Staphylococcus epidermidis CSF41498 is amenable to genetic manipulation and has been used to study mechanisms of biofilm formation. We report here the whole-genome sequence of this strain, which contains 2,427 protein-coding genes and 82 RNAs within its 2,481,008-bp-long genome, as well as three plasmids.

Read More »

Tuesday, April 21, 2020

Decreased biofilm formation ability of Acinetobacter baumannii after spaceflight on China’s Shenzhou 11 spacecraft.

China has prepared for construction of a space station by the early 2020s. The mission will require astronauts to stay on the space station for at least 180 days. Microbes isolated from the International Space Station (ISS) have shown profound resistance to clinical antibiotics and environmental stresses. Previous studies have demonstrated that the space environment could affect microbial survival, growth, virulence, biofilms, metabolism, as well as their antibiotic-resistant phenotypes. Furthermore, several studies have reported that astronauts experience a decline in their immunity during long-duration spaceflights. Monitoring microbiomes in the ISS or the spacecraft will be beneficial for the prevention of infection…

Read More »

Tuesday, April 21, 2020

FadR1, a pathway-specific activator of fidaxomicin biosynthesis in Actinoplanes deccanensis Yp-1.

Fidaxomicin, an 18-membered macrolide antibiotic, is highly active against Clostridium difficile, the most common cause of diarrhea in hospitalized patients. Though the biosynthetic mechanism of fidaxomicin has been well studied, little is known about its regulatory mechanism. Here, we reported that FadR1, a LAL family transcriptional regulator in the fidaxomicin cluster of Actinoplanes deccanensis Yp-1, acts as an activator for fidaxomicin biosynthesis. The disruption of fadR1 abolished the ability to synthesize fidaxomicin, and production could be restored by reintegrating a single copy of fadR1. Overexpression of fadR1 resulted in an approximately 400 % improvement in fidaxomicin production. Electrophoretic mobility shift…

Read More »

Tuesday, April 21, 2020

Genetic variation in the conjugative plasmidome of a hospital effluent multidrug resistant Escherichia coli strain.

Bacteria harboring conjugative plasmids have the potential for spreading antibiotic resistance through horizontal gene transfer. It is described that the selection and dissemination of antibiotic resistance is enhanced by stressors, like metals or antibiotics, which can occur as environmental contaminants. This study aimed at unveiling the composition of the conjugative plasmidome of a hospital effluent multidrug resistant Escherichia coli strain (H1FC54) under different mating conditions. To meet this objective, plasmid pulsed field gel electrophoresis, optical mapping analyses and DNA sequencing were used in combination with phenotype analysis. Strain H1FC54 was observed to harbor five plasmids, three of which were conjugative…

Read More »

Tuesday, April 21, 2020

Transmission of ESBL-producing Escherichia coli between broilers and humans on broiler farms.

ESBL and AmpC ß-lactamases are an increasing concern for public health. Studies suggest that ESBL/pAmpC-producing Escherichia coli and their plasmids carrying antibiotic resistance genes can spread from broilers to humans working or living on broiler farms. These studies used traditional typing methods, which may not have provided sufficient resolution to reliably assess the relatedness of these isolates.Eleven suspected transmission events among broilers and humans living/working on eight broiler farms were investigated using whole-genome short-read (Illumina) and long-read sequencing (PacBio). Core genome MLST (cgMLST) was performed to investigate the occurrence of strain transmission. Horizontal plasmid and gene transfer were analysed using…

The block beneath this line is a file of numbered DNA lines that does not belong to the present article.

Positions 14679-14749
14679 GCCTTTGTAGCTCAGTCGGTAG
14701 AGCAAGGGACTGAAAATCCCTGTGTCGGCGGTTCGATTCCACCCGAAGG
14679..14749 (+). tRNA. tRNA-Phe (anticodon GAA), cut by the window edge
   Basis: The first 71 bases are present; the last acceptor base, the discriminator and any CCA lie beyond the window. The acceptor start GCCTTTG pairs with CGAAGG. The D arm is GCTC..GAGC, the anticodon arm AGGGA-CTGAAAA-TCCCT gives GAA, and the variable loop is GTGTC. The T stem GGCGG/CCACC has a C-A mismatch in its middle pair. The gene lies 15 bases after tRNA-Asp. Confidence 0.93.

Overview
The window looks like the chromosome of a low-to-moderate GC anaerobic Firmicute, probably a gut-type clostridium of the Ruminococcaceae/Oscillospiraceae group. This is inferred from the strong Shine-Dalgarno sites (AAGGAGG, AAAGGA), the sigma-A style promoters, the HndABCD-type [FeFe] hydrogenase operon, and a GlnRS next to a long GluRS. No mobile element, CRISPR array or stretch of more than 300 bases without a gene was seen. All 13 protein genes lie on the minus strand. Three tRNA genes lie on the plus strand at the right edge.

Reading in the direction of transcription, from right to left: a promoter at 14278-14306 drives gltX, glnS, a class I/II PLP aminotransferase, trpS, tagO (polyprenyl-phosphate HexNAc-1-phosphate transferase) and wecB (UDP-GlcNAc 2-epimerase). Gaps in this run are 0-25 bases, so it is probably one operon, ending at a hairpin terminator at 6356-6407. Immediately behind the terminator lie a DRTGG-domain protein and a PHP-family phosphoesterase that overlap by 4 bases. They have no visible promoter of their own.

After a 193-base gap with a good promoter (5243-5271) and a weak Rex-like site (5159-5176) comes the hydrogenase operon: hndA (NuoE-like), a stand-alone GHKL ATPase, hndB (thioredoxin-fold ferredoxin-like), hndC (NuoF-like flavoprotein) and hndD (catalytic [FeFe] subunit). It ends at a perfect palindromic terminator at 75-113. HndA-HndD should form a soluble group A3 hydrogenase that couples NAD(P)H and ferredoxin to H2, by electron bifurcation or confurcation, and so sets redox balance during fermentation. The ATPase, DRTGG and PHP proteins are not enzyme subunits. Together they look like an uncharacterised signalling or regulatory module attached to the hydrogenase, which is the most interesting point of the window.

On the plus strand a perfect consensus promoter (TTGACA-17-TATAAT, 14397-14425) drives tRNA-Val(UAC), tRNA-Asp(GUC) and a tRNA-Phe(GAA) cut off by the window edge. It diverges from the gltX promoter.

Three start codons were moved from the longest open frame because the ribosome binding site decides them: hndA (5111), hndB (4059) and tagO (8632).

Read More »

Tuesday, April 21, 2020

Complete genome sequence of an IMP-8, CTX-M-14, CTX-M-3 and QnrS1 co-producing Enterobacter asburiae isolate from a patient with wound infection.

The aim of this study was to investigate the characteristics and complete genome sequence of an IMP-8, CTX-M-14, CTX-M-3 and QnrS1 co-producing multidrug-resistant Enterobacter asburiae isolate (EN3600) from a patient with wound infection.Species identification was confirmed by matrix-assisted laser desorption/ionisation time-of-flight mass spectrometry (MALDI-TOF/MS). Carbapenemase genes were identified by PCR and Sanger sequencing. The complete genome sequence of E. asburiae EN3600 was obtained using a PacBio RS II platform. Genome annotation was done by Rapid Annotation using Subsystem Technology (RAST) server. Acquired antimicrobial resistance genes (ARGs) and plasmid replicons were detected using ResFinder 2.1 and PlasmidFinder 1.3, respectively.The genome of…

Read More »

Tuesday, April 21, 2020

Complete Genome Sequence of Lactic Acid Bacterium Pediococcus acidilactici Strain ATCC 8042, an Autolytic Anti-bacterial Peptidoglycan Hydrolase Producer

Pediococcus acidilactici is a probiotic bacterium that is industrially utilized in the food industry and antibiotics development. Here, we determine the complete nucleotide sequence of the genome of Pediococcus acidilactici ATCC 8042. The genome was sequenced by the PacBio RSII to generate a single contig consisting of circular chromosome sequence. Illumina MiniSeq sequencing platform and Sanger sequencing method were additionally utilized to correct errors resulting from the long-read sequencing platform. The sequence consists of 2,009,598 bp with a G + C content of 42.1% and contains 1,865 protein-coding sequences. Based on the sequence information, we could confirm and predict the…

Read More »

1 2 3 4 5 6

Subscribe for blog updates:

Archives